Mnuchin is Trump's pick for Treasury

(USA TODAY/Ray Locker) — Steven Mnuchin, a hedge fund manager and former Goldman Sachs executive, is President-elect Donald Trump's choice for Treasury secretary, a source close to Trump's transition team told USA TODAY Tuesday.

The official announcement of Mnuchin's election could come as earlier as Wednesday, said the transition source, who spoke on condition of anonymity because officials were not authorized to speak publicly about selections.

Meanwhile, CBS and NBC News also reported that billionaire investor Wilbur Ross is Trump's pick to be Commerce secretary. Ross, too, could be announced as early as Wednesday, the source said.

Mnuchin, 53, was Trump's national campaign finance chairman and had been mentioned as a possible pick for Treasury during the general election campaign against Democrat Hillary Clinton. Mnuchin's selection was first reported by the New York Times.

A graduate of Yale University, Mnuchin worked for 17 years at Goldman Sachs, the powerful Wall Street investment bank targeted by Trump during the campaign. He left in 2002 to start Dune Capital Management, a hedge fund. He has also invested in the entertainment industry and housing.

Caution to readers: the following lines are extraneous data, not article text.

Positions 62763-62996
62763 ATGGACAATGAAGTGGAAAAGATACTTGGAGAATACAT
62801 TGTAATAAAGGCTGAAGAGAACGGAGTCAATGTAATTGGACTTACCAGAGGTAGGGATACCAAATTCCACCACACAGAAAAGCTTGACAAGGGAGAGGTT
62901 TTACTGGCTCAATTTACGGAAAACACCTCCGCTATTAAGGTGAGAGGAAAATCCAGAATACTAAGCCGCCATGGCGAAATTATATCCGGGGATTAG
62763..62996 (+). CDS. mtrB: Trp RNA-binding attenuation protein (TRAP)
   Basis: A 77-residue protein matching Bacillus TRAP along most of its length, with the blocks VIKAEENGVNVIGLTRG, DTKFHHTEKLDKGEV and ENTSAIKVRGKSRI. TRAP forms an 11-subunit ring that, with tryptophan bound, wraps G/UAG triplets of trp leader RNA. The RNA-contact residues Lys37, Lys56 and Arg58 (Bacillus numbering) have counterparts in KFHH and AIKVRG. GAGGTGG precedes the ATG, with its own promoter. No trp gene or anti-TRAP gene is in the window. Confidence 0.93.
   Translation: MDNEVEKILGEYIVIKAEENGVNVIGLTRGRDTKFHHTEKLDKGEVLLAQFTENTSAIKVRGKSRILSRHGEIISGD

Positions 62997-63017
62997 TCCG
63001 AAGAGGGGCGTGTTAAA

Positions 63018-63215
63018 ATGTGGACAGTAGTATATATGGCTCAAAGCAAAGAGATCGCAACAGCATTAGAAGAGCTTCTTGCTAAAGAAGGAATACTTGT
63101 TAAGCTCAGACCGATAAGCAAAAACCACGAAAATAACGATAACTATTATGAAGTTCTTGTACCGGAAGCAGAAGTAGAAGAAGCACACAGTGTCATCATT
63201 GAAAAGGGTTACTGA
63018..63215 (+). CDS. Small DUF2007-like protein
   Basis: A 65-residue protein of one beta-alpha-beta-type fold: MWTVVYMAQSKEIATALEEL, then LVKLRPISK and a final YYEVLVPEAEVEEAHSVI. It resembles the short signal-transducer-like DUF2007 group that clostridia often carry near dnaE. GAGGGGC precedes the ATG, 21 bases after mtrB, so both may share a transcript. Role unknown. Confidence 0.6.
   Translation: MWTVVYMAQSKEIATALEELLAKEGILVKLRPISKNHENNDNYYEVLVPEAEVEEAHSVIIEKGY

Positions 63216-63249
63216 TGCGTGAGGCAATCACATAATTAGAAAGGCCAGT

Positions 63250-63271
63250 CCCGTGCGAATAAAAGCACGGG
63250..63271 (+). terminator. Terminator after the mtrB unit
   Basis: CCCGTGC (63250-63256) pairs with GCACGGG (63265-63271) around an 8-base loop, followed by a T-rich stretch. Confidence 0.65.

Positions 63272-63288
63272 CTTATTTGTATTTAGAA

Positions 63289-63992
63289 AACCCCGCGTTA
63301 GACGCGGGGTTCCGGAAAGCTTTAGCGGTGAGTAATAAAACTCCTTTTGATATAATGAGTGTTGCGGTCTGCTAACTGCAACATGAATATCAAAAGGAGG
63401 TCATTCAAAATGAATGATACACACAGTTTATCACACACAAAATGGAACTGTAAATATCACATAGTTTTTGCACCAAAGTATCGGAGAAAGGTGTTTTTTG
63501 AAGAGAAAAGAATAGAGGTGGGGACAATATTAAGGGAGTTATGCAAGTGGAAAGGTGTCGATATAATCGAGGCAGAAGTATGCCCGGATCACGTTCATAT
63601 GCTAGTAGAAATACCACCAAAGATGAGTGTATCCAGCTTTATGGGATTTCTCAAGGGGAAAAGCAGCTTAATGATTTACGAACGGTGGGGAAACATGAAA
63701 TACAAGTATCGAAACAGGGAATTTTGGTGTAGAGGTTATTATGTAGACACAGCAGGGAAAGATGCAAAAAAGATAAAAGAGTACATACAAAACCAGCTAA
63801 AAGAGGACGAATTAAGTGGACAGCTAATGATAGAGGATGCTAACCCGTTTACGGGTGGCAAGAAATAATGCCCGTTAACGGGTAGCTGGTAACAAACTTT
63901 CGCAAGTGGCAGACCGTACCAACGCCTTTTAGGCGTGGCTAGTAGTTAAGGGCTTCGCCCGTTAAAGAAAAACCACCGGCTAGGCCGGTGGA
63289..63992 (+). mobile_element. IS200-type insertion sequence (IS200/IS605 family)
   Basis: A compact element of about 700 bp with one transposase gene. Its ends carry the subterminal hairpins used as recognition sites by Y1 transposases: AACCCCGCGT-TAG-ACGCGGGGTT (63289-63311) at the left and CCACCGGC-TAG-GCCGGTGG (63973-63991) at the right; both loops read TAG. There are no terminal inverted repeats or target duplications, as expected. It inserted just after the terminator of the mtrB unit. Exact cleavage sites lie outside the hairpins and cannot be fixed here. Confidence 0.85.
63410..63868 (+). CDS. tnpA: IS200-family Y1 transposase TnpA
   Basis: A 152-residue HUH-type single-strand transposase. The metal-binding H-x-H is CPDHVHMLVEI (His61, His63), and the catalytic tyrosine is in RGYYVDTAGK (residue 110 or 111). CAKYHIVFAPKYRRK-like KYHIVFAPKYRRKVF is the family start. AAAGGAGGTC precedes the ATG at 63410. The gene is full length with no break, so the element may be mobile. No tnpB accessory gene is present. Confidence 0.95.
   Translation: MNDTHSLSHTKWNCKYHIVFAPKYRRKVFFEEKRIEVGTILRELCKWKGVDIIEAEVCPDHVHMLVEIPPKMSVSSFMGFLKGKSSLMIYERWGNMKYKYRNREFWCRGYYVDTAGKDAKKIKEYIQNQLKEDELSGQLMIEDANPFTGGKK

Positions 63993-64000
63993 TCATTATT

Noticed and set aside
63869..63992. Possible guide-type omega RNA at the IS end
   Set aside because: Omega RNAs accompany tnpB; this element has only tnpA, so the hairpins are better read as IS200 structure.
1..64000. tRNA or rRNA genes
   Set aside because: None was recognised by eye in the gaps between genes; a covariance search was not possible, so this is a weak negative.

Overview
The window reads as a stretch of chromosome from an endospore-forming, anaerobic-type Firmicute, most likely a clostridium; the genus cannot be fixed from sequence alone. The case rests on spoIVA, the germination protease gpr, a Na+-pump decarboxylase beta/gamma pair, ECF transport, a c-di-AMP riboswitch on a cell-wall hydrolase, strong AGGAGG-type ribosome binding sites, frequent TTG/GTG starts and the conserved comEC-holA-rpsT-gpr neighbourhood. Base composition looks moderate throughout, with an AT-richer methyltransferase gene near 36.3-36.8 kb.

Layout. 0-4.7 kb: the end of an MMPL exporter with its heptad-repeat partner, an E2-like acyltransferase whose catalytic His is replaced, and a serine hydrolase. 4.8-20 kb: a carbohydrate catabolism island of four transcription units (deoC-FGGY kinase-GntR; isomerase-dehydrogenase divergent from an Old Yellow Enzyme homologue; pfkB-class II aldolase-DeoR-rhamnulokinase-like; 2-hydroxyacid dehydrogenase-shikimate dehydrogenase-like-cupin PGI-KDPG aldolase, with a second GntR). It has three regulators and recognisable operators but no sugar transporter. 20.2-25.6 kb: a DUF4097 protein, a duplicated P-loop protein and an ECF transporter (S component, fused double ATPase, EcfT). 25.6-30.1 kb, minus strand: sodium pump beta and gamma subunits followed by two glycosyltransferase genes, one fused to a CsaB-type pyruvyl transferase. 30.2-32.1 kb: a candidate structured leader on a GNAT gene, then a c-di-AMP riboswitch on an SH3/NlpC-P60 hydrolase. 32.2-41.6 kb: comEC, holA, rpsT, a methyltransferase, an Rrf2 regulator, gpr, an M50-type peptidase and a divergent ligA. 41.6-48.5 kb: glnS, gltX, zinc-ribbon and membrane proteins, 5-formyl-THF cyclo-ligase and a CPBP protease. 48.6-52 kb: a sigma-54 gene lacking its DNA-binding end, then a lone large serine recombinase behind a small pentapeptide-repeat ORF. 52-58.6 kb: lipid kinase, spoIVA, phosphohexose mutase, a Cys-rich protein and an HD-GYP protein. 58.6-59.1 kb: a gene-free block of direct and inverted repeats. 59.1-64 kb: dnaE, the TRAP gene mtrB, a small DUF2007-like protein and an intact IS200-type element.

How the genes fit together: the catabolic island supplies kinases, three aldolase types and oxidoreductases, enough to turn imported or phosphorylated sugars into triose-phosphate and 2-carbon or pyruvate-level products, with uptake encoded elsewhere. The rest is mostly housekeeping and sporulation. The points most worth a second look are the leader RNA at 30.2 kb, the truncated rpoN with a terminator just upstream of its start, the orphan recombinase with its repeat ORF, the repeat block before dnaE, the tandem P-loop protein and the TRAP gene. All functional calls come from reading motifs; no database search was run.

At Treasury, Mnuchin would oversee Trump's economic policies, including proposed tax cuts, a giant infrastructure spending plan and sanctions against nations around the world, including Cuba and Iran, which Trump has targeted for criticism in recent days.

Mnuchin has no government experience. He would be the third Treasury secretary from Goldman Sachs. Robert Rubin was President Bill Clinton's Treasury secretary, while Henry Paulson ran the department for President George W. Bush.

Earlier this month, a California bank linked to Mnuchin was hit with a new federal complaint of alleged redlining and other discrimination against minorities.

CIT Bank, its parent company, CIT Group (CIT), and its OneWest Bank predecessor discriminated in mortgage lending, decisions on branch locations and closings, and other financial actions, according to the complaint filed with the U.S. Department of Housing and Urban Development by groups that advocate for fair housing and equal access to credit.

Read the original story at USATODAY.com

Copyright 2016 USA TODAY


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